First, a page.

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[[Image:Euler Line.PNG||500px|frame|center]]
  
Let <math>\triangle ABC</math> be a [[triangle]] with [[orthocenter]] <math>H</math>, [[nine-point center]] <math>N</math>, [[centroid]] <math>G</math>, [[circumcenter]] <math>O</math> and [[De Longchamps point]] <math>L</math>.  Then these points are [[collinear]] and the line passes through points <math>H, N, G, O, L</math> is called the '''Euler line''' of <math>\triangle ABC</math>.  It is named after [[Leonhard Euler]].
 
  
Certain fixed [[ratio]]s hold among the distances between these points:
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==See also==
* <math>OG:GN:NH = 2:1:3</math>
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*[[Kimberling center]]
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*[[Central line]]
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*[[De Longchamps point]]
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*[[Gergonne line]]
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*[[Gergonne point]]
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*[[Evans point]]
  
Given the [[orthic triangle]]<math>\triangle H_AH_BH_C</math> of <math>\triangle ABC</math>, the Euler lines of <math>\triangle AH_BH_C</math>,<math>\triangle BH_CH_A</math>, and <math>\triangle CH_AH_B</math> [[concurrence | concur]] at <math>N</math>, the nine-point center of <math>\triangle ABC</math>.
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Latest revision as of 02:47, 6 December 2018

In any triangle $\triangle ABC$, the Euler line is a line which passes through the orthocenter $H$, centroid $G$, circumcenter $O$, nine-point center $N$ and de Longchamps point $L$. It is named after Leonhard Euler. Its existence is a non-trivial fact of Euclidean geometry. Certain fixed orders and distance ratios hold among these points. In particular, $\overline{OGNH}$ and $OG:GN:NH = 2:1:3$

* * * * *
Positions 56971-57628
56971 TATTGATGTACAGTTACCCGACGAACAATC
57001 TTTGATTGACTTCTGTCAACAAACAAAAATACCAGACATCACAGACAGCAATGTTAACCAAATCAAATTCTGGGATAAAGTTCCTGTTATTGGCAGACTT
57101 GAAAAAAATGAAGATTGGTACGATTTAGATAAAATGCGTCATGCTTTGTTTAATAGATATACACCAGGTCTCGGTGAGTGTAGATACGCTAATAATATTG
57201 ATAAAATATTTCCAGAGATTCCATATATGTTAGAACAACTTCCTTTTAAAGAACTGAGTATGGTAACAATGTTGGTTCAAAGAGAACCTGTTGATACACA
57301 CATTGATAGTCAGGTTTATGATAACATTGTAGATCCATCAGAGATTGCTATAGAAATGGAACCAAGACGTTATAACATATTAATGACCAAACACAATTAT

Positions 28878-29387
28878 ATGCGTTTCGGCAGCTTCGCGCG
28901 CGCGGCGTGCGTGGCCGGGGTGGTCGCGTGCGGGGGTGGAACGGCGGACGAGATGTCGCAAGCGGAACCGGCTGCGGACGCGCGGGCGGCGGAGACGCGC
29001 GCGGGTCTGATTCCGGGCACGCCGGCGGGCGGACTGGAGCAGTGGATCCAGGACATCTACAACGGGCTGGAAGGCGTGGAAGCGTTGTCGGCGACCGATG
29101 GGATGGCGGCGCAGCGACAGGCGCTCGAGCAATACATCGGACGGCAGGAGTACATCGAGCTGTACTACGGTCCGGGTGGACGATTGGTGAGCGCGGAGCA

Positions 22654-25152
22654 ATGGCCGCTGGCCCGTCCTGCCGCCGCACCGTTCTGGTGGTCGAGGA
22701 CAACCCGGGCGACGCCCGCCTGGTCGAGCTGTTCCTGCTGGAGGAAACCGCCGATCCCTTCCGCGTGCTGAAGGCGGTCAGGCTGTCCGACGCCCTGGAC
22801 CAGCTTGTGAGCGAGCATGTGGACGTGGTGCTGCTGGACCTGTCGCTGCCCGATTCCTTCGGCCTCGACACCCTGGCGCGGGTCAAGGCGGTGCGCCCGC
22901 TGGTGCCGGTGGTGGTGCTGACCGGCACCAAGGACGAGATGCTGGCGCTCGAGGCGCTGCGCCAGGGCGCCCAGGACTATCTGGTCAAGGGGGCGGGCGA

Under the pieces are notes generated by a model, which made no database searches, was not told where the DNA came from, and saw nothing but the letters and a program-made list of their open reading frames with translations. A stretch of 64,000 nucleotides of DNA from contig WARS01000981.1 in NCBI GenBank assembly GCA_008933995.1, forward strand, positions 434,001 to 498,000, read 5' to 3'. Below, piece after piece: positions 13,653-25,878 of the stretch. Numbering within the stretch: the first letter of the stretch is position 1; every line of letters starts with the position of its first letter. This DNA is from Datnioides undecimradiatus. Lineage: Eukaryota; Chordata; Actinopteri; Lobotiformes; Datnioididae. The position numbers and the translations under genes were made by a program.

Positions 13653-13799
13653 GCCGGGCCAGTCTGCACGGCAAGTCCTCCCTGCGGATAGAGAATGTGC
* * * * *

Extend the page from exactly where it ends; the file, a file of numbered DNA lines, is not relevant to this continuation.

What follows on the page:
Euler line is the central line $L_{647}$.


Given the orthic triangle $\triangle H_AH_BH_C$ of $\triangle ABC$, the Euler lines of $\triangle AH_BH_C$,$\triangle BH_CH_A$, and $\triangle CH_AH_B$ concur at $N$, the nine-point circle of $\triangle ABC$.

Proof Centroid Lies on Euler Line

This proof utilizes the concept of spiral similarity, which in this case is a rotation followed homothety. Consider the medial triangle $\triangle O_AO_BO_C$. It is similar to $\triangle ABC$. Specifically, a rotation of $180^\circ$ about the midpoint of $O_BO_C$ followed by a homothety with scale factor $2$ centered at $A$ brings $\triangle ABC \to \triangle O_AO_BO_C$. Let us examine what else this transformation, which we denote as $\mathcal{S}$, will do.

It turns out $O$ is the orthocenter, and $G$ is the centroid of $\triangle O_AO_BO_C$. Thus, $\mathcal{S}(\{O_A, O, G\}) = \{A, H, G\}$. As a homothety preserves angles, it follows that $\measuredangle O_AOG = \measuredangle AHG$. Finally, as $\overline{AH} || \overline{O_AO}$ it follows that \[\triangle AHG = \triangle O_AOG\] Thus, $O, G, H$ are collinear, and $\frac{OG}{HG} = \frac{1}{2}$.

Another Proof

Let $M$ be the midpoint of $BC$. Extend $CG$ past $G$ to point $H'$ such that $CG = \frac{1}{2} GH$. We will show $H'$ is the orthocenter. Consider triangles $MGO$ and $AGH'$. Since $\frac{MG}{GA}=\frac{H'G}{GC} = \frac{1}{2}$, and they both share a vertical angle, they are similar by SAS similarity. Thus, $AH' \parallel OM \perp BC$, so $H'$ lies on the $A$ altitude of $\triangle ABC$. We can analogously show that $H'$ also lies on the $B$ and $C$ altitudes, so $H'$ is the orthocenter.

Proof Nine-Point Center Lies on Euler Line

Assuming that the nine point circle exists and that $N$ is the center, note that a homothety centered at $H$ with factor $2$ brings the Euler points $\{E_A, E_B, E_C\}$ onto the circumcircle of $\triangle ABC$. Thus, it brings the nine-point circle to the circumcircle. Additionally, $N$ should be sent to $O$, thus $N \in \overline{HO}$ and $\frac{HN}{ON} = 1$.

Analytic Proof of Existence

Let the circumcenter be represented by the vector $O = (0, 0)$, and let vectors $A,B,C$ correspond to the vertices of the triangle. It is well known the that the orthocenter is $H = A+B+C$ and the centroid is $G = \frac{A+B+C}{3}$. Thus, $O, G, H$ are collinear and $\frac{OG}{HG} = \frac{1}{2}$

Euler Line.PNG


See also